East Anglian Air Ambulance
|Motto||Together we save lives|
|Legal status||Registered Charity No. 1083876|
|Purpose||Dedicated helicopter emergency medical services (HEMS) provider|
|Headquarters||Norwich International Airport|
The East Anglian Air Ambulance is an air ambulance providing Helicopter Emergency Medical Services (HEMS) across the counties of Norfolk, Suffolk, Cambridgeshire and Bedfordshire. The appeal to fund the service was launched in the summer of 2000 by top jockey Frankie Dettori, who had been a casualty in a serious plane crash a couple of months earlier. Flying commenced in January 2001 and the service was initially available only one day a week. The East Anglian Air Ambulance now operates two helicopters from its bases at Cambridge and Norwich airports, and the service now operates 365 days, covering over 5,000 square miles (13,000 km2) and a population of approximately 3.5 million.
EAAA's mission statement is: "To alleviate suffering and save lives, by the rapid delivery of specialist clinicians and equipment to accidents and medical emergencies and the subsequent transfer of patients to and between hospitals".
The charity provides air ambulance cover for East Anglia, in association with East of England Ambulance Service NHS Trust, which provides highly skilled critical care paramedics who fly with the charity.
In June 2006 a new helicopter, a MBB/Kawasaki BK117, G-OEMT, was commissioned from Sterling Aviation. The aircraft replaced the Bolkow 105, G-EYNL, and went into service as Anglia One. In August 2007 and second MBB/Kawasaki BK117, G-RESC, went into service with EAAA as Anglia Two.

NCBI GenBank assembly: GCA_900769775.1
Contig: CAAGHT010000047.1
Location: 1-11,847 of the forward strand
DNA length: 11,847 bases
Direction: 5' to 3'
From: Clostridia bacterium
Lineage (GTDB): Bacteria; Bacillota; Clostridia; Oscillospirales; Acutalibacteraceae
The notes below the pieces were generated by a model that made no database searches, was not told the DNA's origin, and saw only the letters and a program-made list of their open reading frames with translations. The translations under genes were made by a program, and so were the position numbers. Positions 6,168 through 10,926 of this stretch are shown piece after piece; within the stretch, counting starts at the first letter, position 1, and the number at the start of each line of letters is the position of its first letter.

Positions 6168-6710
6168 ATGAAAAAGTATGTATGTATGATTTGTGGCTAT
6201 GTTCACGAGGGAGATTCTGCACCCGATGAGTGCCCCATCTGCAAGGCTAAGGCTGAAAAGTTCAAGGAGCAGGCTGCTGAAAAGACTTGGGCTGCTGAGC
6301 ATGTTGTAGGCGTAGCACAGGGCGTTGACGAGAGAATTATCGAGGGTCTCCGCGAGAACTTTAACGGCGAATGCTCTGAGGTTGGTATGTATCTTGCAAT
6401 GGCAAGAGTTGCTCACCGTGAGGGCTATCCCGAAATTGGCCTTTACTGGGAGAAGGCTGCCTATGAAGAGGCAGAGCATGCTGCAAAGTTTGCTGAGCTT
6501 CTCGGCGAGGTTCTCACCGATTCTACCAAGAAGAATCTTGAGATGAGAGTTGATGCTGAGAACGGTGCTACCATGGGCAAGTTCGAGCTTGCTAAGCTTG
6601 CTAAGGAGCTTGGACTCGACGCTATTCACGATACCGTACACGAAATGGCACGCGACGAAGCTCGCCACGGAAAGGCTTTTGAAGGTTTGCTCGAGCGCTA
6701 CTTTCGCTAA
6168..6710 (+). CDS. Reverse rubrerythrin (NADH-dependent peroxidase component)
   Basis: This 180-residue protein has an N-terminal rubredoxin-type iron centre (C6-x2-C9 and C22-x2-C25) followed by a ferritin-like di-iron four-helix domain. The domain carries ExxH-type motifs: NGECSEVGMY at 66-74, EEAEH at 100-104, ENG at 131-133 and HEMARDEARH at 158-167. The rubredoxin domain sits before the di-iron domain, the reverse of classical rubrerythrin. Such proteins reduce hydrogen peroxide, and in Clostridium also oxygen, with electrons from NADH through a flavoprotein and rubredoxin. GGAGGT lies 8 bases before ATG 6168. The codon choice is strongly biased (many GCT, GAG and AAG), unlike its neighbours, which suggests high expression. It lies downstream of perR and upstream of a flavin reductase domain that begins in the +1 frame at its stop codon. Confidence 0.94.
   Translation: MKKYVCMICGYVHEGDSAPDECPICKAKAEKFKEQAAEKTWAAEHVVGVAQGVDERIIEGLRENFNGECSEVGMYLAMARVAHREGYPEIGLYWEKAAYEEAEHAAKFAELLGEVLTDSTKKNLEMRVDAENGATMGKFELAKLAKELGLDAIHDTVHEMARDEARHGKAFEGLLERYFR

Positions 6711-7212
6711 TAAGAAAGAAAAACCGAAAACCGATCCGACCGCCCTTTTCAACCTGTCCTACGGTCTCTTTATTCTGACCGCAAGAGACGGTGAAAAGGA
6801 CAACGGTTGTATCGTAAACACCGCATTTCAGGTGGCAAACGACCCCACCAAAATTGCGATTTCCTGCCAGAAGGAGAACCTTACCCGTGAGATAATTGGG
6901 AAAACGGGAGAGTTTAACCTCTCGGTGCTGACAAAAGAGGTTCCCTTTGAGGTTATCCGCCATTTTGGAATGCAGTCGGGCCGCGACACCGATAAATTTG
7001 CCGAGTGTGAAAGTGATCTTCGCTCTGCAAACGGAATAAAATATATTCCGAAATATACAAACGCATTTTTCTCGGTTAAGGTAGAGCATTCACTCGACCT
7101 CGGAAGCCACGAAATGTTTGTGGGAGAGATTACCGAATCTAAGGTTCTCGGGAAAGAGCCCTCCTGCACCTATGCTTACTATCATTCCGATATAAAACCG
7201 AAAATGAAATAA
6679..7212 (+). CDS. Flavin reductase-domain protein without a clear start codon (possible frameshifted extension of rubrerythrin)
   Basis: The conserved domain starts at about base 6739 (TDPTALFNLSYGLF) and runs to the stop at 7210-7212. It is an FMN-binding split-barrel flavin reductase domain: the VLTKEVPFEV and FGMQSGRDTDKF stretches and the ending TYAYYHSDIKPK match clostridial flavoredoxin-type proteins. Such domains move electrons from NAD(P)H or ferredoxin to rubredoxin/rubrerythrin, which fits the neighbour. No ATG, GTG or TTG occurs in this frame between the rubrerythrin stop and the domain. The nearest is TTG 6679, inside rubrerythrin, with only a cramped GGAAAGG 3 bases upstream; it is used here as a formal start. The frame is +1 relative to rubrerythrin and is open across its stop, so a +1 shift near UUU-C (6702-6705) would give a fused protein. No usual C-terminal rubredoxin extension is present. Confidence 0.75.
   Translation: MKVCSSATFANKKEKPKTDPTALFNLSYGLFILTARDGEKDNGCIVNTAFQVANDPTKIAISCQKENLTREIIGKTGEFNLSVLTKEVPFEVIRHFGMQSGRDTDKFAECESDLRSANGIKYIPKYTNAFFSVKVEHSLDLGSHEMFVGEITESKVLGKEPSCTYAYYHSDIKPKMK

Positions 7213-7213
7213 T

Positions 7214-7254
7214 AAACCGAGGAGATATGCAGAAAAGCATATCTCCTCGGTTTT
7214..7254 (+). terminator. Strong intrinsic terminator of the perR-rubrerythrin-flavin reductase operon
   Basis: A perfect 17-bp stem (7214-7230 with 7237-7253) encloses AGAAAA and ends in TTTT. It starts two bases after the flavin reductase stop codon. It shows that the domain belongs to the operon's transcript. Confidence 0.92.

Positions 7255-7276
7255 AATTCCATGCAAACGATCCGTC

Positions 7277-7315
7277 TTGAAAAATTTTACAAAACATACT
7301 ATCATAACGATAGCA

In March 2011 EAAA changed operator and moved from Sterling Aviation to interim supplier, Bond Air Services. Bond later successfully tendered for the contract to operate Anglia One and Anglia Two. During the interim period EAAA flew red aircraft but soon returned to their more familiar yellow livery with the introduction of the Eurocopter EC135.
In 2012 EAAA commissioned the fully night-capable EC135 T2e and commenced the CAA approval process to begin the night HEMS service.
In April 2015 EAAA received a new EC145 T2 helicopter, based at Cambridge airport. It was the first EC145 T2 to be delivered to the UK and was number 12 off the production line. The introduction of the EC145T2 provides EAAA with a helicopter that is capable of carrying two flight crew, three clinicians and a patient, whilst providing a considerable increase in cabin space and performance.
In February 2016 a second EC145 T2, G-RESU went into service as Anglia Two. The new H145 will replace the EC135 T2e, G-HEMN at Norwich.
In April 2016 Bond Air Services was rebranded as Babcock Mission Critical Services Onshore Ltd.
Both Anglia One and Anglia Two are fitted with the most up-to-date medical equipment and are dedicated ambulance helicopters.
Anglia One covers Norfolk and Suffolk and is based at Norwich International Airport. Anglia Two covers Bedfordshire and Cambridgeshire and is based at Cambridge Airport although both can and do fly further afield when required. EAAA works together with Essex and Herts Air Ambulance Trust to ensure there is always cover across the whole region.
G-RESU is based at Norwich Airport. G-HEMC is based at Cambridge Airport.
When the service was first launched, Anglia One operated for only one day a week. This was soon expanded to five days a week and later to the current service of seven days a week.
Anglia Two was launched in August 2007 and began operating five days a week (from Sunday to Thursday). The service provided by Anglia Two was extended to seven days a week in 2008. It was manned by the Emergency Medical Team from Magpas Helimedix 24/7 and based at RAF Wyton until its move to Cambridge Airport.